The Mid-Atlantic Highlands region encompasses 3.4 million-acres of scenic greenway, including rolling hills and green waterways, that stretch from western Connecticut, through New York and New Jersey, and across Pennsylvania. The area is brimming with parks, trails, and natural areas and it’s steeped in rich history. That history includes the long-time work of the Appalachian Mountain Club, which has been an instrumental partner in conserving land, protecting clean water, and enhancing access to outdoor recreation in the region.
“We have it all,” says Cait Handlin, trail coordinator with AMC in Pennsylvania.
“We have rivers, mountains, farmland, historic old cities.” There are also plentiful opportunities to enjoy this natural landscape, she explains. “Outdoor recreationists don’t need to go out west to get world-class experiences because our region offers just as much, including climbing, biking, paddling, and hiking.”
More than one-third of AMC members live in the Mid-Atlantic Highlands, which includes several densely populated metropolitan areas and millions of residents. At AMC, three full-time staff, plus a geographic information systems (GIS) scientist, work in close cooperation with other land conservation organizations, state and municipal agencies, the U.S. Fish and Wildlife Service, and local trail councils.
Together, AMC’s staff, volunteers, and partners are advancing trail projects, such as the Highlands Trail in Pennsylvania, and state and federal advocacy for land and water protection, including the recent re-authorization of the Highlands Conservation Act. Plus, they are engaging citizen scientists to learn more about the impacts of climate change and help inform conservation and trail planning work. Additionally, work has been ramping up recently around the federal wild and scenic designated rivers in the region, including 220 miles of the Delaware River, with AMC staff helping to connect paddlers to river conservation issues.
It’s a tight operation whose work is enhanced by the enormous membership base and thousands of volunteers, explains AMC’s director of conservation policy engagement Mark Zakutansky. “We have decades of experience being here. And we add particular value in lodging, policy, trail planning across jurisdictions, and convening partnerships.”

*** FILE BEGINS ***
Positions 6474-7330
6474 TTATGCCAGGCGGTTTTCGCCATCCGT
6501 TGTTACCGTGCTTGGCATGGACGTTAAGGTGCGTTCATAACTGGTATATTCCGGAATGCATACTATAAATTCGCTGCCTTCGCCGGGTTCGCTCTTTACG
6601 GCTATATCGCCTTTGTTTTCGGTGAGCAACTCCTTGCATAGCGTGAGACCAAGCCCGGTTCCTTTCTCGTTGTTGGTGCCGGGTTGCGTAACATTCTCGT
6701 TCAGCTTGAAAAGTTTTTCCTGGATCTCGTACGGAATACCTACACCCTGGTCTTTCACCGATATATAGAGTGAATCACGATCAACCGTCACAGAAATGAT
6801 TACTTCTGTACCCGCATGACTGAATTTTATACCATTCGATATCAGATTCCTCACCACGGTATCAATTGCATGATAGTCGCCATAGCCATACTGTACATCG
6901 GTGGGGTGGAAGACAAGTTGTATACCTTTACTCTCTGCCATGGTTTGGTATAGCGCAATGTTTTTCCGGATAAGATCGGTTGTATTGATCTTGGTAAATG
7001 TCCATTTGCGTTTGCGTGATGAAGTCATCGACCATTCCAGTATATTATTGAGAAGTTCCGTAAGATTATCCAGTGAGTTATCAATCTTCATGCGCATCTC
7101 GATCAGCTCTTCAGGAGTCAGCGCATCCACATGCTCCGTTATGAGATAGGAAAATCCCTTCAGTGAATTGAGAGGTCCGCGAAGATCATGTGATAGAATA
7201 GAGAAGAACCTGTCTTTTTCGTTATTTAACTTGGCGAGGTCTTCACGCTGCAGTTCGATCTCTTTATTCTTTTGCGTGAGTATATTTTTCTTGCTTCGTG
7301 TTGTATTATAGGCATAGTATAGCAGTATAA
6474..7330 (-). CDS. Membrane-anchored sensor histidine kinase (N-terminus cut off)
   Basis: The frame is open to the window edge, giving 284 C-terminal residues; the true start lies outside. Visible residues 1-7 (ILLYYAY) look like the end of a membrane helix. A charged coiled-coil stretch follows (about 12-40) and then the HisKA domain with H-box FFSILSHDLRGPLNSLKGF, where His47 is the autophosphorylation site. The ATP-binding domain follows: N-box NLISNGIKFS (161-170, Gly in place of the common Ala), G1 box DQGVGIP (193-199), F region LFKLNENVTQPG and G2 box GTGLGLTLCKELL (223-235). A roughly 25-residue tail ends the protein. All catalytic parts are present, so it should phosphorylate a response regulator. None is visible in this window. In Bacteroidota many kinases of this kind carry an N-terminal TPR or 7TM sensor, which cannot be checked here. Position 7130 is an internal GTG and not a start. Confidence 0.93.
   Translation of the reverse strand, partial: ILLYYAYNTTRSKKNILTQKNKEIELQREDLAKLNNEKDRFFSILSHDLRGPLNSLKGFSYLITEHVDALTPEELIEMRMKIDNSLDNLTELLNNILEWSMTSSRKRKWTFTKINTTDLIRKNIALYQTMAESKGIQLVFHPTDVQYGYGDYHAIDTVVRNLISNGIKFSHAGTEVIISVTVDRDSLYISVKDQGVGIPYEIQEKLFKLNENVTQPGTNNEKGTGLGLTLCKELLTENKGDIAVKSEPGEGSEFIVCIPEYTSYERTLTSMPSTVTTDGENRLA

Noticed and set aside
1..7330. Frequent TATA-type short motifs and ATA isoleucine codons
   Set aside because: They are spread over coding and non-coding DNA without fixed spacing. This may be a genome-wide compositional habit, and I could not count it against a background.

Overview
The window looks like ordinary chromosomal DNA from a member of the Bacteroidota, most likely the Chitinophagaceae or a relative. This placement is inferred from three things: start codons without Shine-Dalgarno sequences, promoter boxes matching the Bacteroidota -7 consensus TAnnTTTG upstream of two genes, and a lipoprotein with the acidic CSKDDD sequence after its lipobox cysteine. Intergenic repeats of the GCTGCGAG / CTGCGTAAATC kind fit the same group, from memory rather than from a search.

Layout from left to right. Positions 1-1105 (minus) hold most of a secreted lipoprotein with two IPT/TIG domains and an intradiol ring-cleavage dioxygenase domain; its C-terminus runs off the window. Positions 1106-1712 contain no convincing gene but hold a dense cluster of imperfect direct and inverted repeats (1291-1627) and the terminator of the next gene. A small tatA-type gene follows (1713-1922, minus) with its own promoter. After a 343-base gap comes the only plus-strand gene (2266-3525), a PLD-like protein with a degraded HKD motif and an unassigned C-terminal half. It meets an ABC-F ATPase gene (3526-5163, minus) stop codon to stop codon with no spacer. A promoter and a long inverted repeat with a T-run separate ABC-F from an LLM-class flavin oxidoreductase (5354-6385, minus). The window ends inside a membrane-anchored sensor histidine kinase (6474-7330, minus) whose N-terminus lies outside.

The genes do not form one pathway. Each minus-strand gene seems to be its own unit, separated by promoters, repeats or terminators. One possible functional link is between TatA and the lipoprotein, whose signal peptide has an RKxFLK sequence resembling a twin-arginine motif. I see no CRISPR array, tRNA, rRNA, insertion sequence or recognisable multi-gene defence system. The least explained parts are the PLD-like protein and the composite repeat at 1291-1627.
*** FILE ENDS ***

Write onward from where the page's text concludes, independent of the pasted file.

Here are two projects AMC staff and volunteers are working on now.
Highlands Conservation Act
AMC plays a leadership role in the Highlands Conservation Act, convening the Highland’s Coalition of approximately 200 organizations, and working in partnership with members of the House and Senate. Now that the bill has been signed, Guttman has already gotten to work on one of its programmic changes, which is to expand the boundary of townships and municipalities that are includes in the Mid-Atlantic Highlands region. The re-authorized act also revised the way conservation projects are identified, by using the best available science and geographic information system analysis.
We have decades of experience being here. And we add particular value in lodging, policy,
“We have decades of experience being here. And we add particular value in lodging, policy, trail planning across jurisdictions, and convening partnerships.” – Mark Zakutansky
AMC’s own GIS scientist, Cathy Poppenwimer, works on the cutting edge of this technology. After meeting with nearly 80 stakeholders, she is synthesizing massive amounts of information about the Highlands, adding uniformity and accuracy to GIS maps of the area. And it’s these maps that the U.S. Fish and Wildlife Service will use to determine funding and conservation priorities.
Over the history of the Highlands Conservation Act, there have been more
than 13,000 acres of land protected in the region since 2004. Of course, with these land protection projects comes expanding outdoor recreation opportunities. “Most of the land that’s being funded will be open to the public for recreation use, that’s a key part of it as well,” explains Guttman.
The Pennsylvania Highlands Trail Network is an expansive 300 miles of multi-use trail that connects 13 communities from the Delaware River in Bucks County to the Appalachian Trail in Franklin County. The trail is still a work in progress, and AMC staff have identified seven major gaps on connectivity. AMC is working with county planning commissions and township parks and recreation officials to identify opportunities to bridge these gaps with new trails.
Handlin, AMC’s trail coordinator in Pennsylvania, is engaged in all facets. That includes working with landowners to gain access, designing and engineering, and an immense amount of volunteer work on the ground.
In Veteran’s Park, where one trail gap had existed, AMC volunteer trail crew leader Greg Bernet faced a swampy, brushy mess where a trail needed to be. With hundreds of hours of time and hard work, his crew of volunteers cut a corridor using hand tools, including loppers, hand saws, and metal-bladed trimmers. Next, the crew laid an 18- to 24-inch treadway, removing stumps and roots along the way, and added steppingstones, bridges, and bench cutting where it was needed.
The value of a trail connection in Veterans Park, says Bernet, is to connect the Highlands Trail corridor to a nearby dense population. “It’s so close to so many people,” points out Bernet.